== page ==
Until I was diagnosed with Parkinson's disease, my tomorrows would almost always look better than today. My dreams were lush jungles of adventure filled with certain success and achievement. Fear never did more than stalk the edges of my tomorrows, and then only long enough to face inevitable conquest and banishment. But since my turning point in January 2006, I seem to need a constant parade of new things in the near future to keep me looking forward with a positive attitude. After all, the prevailing direction for those of us facing a degenerative disease such as PD is a slow, in relative terms, spiral downwards. Think about it long enough and the potential future seems filled with tremors increasing until they rival the great San Francisco quake of 1906, stiffness setting in like slow curing concrete, and loss of balance becoming more akin to drunkenness than disease. And that is just the beginning of symptomatic responses to the diminishing supply of dopamine being produced in one's brain. Our future is not typically marked by celebrations with bright colored balloons, streamers and confetti.
For me, anticipation is an antidote to anxiety about an uncertain future. Often times when I find myself focused on the fear of future disability, I can fight the darkness that would smother me by simply saying to myself, "Yes, I know. But in just a few days/weeks/months I will be...!"
Nothing could be more relevant recently than the need for positive anticipation to offset the sometimes depressing demands of a far too busy schedule. So right now I am anticipating leaving Friday for a two-week motorcycle trip in the northwest United States. Despite the potential for some pain and discomfort from cramped muscles, few things rival the exhilaration of cruising through corners on two wheels with wind, scenery and smells buffeting my body as I lean into the camber of the road to counteract the centrifugal force at play.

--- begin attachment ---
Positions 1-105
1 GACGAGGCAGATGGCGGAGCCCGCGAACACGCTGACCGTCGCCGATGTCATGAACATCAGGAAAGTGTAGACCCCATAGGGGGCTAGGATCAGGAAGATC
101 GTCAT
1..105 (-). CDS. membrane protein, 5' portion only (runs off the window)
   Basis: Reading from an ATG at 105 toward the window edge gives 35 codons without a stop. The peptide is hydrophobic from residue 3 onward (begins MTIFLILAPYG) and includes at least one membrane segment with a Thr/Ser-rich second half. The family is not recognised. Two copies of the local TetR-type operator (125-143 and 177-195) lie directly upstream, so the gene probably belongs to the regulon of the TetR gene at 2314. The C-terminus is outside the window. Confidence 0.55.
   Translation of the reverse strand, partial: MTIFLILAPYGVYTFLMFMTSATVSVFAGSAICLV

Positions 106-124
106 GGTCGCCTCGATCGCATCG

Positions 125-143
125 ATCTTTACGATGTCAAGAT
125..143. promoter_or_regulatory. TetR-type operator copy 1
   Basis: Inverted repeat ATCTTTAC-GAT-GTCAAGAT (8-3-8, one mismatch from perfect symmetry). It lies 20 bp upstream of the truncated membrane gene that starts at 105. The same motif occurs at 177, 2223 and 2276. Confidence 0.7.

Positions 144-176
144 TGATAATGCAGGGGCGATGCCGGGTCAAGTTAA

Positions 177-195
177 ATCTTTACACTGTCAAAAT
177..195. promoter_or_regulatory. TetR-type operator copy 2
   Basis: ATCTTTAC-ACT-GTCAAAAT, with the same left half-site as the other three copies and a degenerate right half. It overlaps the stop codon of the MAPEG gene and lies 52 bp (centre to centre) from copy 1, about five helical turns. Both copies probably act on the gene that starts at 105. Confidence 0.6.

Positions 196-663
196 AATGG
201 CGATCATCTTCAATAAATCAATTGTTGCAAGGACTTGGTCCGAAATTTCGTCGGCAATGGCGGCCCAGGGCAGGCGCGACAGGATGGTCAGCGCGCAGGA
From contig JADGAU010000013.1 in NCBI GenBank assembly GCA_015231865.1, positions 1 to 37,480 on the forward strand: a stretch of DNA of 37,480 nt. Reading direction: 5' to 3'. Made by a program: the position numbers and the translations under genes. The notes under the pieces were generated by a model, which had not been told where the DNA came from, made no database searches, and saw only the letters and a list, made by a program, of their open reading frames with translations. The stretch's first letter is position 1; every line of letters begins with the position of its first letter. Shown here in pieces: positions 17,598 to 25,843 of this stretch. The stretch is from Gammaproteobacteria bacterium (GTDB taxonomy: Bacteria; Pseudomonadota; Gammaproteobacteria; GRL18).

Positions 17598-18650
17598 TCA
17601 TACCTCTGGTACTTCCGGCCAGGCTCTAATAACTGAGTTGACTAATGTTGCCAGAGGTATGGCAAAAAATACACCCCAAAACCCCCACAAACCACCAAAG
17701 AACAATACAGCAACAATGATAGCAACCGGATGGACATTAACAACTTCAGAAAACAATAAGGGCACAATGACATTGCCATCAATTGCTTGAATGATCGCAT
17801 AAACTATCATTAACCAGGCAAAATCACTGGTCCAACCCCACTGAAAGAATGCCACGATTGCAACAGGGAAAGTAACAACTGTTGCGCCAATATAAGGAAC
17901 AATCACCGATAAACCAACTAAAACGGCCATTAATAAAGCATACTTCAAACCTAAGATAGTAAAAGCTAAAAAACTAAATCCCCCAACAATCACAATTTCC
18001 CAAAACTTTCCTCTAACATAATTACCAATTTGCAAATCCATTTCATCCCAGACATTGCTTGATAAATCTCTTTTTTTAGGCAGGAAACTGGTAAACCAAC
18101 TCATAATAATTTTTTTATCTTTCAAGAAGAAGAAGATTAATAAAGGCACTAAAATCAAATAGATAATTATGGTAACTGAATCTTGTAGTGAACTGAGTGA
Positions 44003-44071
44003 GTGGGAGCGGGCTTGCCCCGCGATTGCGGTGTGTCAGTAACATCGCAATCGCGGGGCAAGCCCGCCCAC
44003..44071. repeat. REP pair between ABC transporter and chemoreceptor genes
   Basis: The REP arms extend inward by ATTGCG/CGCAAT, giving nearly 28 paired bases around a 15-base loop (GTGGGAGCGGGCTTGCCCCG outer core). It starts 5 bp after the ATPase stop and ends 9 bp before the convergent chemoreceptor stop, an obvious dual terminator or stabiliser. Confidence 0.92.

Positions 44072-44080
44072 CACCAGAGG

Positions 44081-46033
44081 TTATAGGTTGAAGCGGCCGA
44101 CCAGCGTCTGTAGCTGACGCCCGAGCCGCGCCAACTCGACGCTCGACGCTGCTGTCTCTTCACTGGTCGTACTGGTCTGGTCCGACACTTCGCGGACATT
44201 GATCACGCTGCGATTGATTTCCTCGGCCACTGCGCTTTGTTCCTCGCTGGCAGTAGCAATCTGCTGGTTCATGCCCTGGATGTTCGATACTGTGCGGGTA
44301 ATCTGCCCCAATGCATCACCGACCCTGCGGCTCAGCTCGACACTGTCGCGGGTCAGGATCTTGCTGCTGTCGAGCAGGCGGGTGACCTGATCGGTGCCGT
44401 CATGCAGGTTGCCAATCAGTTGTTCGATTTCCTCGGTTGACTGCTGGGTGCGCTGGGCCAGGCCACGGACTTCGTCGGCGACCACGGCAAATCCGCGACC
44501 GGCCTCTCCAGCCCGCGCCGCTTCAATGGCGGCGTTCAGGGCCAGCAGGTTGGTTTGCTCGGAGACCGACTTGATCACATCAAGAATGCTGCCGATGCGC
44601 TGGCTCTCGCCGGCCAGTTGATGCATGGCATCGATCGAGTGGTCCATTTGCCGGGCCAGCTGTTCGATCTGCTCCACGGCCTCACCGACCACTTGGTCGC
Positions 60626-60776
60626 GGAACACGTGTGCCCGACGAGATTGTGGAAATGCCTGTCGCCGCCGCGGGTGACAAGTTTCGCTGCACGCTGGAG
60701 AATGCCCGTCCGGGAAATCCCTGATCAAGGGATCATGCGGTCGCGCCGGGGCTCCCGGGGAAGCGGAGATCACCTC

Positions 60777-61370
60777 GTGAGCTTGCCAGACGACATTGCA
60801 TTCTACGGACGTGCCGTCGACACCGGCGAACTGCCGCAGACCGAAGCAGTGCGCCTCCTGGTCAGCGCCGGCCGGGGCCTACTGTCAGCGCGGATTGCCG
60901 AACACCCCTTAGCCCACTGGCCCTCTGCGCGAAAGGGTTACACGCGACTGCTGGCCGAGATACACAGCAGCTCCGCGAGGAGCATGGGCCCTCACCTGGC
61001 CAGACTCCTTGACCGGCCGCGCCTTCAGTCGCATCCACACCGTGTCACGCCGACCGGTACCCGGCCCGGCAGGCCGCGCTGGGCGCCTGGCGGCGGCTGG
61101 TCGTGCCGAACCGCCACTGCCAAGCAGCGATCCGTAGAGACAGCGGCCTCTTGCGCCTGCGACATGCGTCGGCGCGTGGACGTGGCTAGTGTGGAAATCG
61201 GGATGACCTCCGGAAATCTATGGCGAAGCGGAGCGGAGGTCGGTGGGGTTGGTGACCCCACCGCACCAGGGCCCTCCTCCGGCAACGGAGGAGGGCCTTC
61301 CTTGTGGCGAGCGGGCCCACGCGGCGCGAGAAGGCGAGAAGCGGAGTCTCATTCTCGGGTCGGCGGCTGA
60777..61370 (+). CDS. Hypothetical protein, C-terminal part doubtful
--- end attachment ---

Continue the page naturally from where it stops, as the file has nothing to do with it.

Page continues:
Sunday, June 20, 2010
First, I am pleased, as I am every morning, that Parkinson's disease has not yet made it difficult to get out of bed. There is no stiffness that often plagues others who struggle to take their medication and wait for it to take effect before rising. I can only imagine the frustration of waiting, thinking of the necessary and pressing, as well as a desirable, things to be done.
At the same time I am thankful for the opportunity to be a father, and grandfather. Although there is sometimes worry and heartache that go with the role and responsibility, there is also great joy and gratification. I have learned so many invaluable lessons from my children, and through my struggling to be the best father I can. Despite my many failures, I have a deep sense of peace that I have passed on to my children, as best I can, the values that are most important. Now I am much more the prayerful and caring bystander than the director or decision-maker for their lives. Which is as it should be.
Now, if I can only figure out how to turn this machine on! Oh well, I may have to read the instructions.
Posted by Bob Kuhn at 9:49 AM
Wednesday, June 16, 2010
It is unclear what "Peanuts" cartoonist, Charles M. Schulz, meant by the phrase he coined. But it sounds like something Charlie Brown would say as he stood on the pitcher's mound of that mythical baseball park wondering what he could do so that his team would win just one baseball game. Schroeder, Lucy, Linus and even Snoopy were losers when it came to baseball.
What is winning? When it comes to life with Parkinson's disease, how do we end up being winners? What if we cannot beat PD? Are we losers? Like many other wise statements, the words used in this cartoon-based maxim require definition.